Workshop Proposal Learn More…

Written by California Science Teachers Association

California Science Teachers Association

CSTA represents science educators statewide—in every science discipline at every grade level, Kindergarten through University.

CSTA’s New Administrator Facebook Group Page

Posted: Monday, January 15th, 2018

by Holly Steele

The California Science Teachers Association’s mission is to promote high-quality science education, and one of the best practice’s we use to fulfill that mission is through the use of our Facebook group pages. CSTA hosts several closed and moderated Facebook group pages for specific grade levels, (Elementary, Middle, and High School), pages for district coaches and science education faculty, and the official CSTA Facebook page. These pages serve as an online resource for teachers and coaches to exchange teaching methods, materials, staying update on science events in California and asking questions. CSTA is happy to announce the creation of a 6th group page called, California Administrators Supporting Science. Learn More…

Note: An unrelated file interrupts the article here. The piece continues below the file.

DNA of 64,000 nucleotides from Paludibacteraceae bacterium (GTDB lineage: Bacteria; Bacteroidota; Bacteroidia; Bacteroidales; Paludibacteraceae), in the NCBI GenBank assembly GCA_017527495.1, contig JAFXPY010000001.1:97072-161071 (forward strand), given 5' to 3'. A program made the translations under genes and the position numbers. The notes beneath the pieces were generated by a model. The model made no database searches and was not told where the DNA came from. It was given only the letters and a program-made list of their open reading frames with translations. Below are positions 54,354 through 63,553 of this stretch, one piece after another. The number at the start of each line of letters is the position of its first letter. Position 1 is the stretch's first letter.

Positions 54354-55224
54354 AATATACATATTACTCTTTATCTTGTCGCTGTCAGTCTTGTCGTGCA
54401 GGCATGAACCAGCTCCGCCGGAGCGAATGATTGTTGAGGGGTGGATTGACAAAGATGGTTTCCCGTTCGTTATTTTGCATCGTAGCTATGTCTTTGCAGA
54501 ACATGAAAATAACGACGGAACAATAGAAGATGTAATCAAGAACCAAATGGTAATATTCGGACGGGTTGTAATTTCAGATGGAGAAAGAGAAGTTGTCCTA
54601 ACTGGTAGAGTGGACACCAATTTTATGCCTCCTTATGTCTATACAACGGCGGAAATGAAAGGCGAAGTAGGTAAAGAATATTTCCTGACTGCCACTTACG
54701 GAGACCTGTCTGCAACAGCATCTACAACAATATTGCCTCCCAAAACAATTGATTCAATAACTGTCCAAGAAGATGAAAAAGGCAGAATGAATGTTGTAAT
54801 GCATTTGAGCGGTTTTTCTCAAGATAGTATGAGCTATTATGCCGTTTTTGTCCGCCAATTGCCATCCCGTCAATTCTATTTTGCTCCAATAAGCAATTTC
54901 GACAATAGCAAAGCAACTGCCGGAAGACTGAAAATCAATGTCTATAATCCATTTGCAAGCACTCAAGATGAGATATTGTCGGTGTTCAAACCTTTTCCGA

Written by Guest Contributor

From time to time CSTA receives contributions from guest contributors. The opinions and views expressed by these contributors are not necessarily those of CSTA. By publishing these articles CSTA does not make any endorsements or statements of support of the author or their contribution, either explicit or implicit. All links to outside sources are subject to CSTA’s Disclaimer Policy: http://www.classroomscience.org/disclaimer.

Find Your Reason to Engage

Posted: Monday, January 15th, 2018

by Jill Grace

I was recently reflecting on events in the news and remembered that several years ago, National Public Radio had a story about a man named Stéphane Hessel, a World War II French resistance fighter, Nazi concentration camp survivor, and contributor to the United Nation’s Universal Declaration of Human Rights. The story focused on a book he had published, Time for Outrage (2010).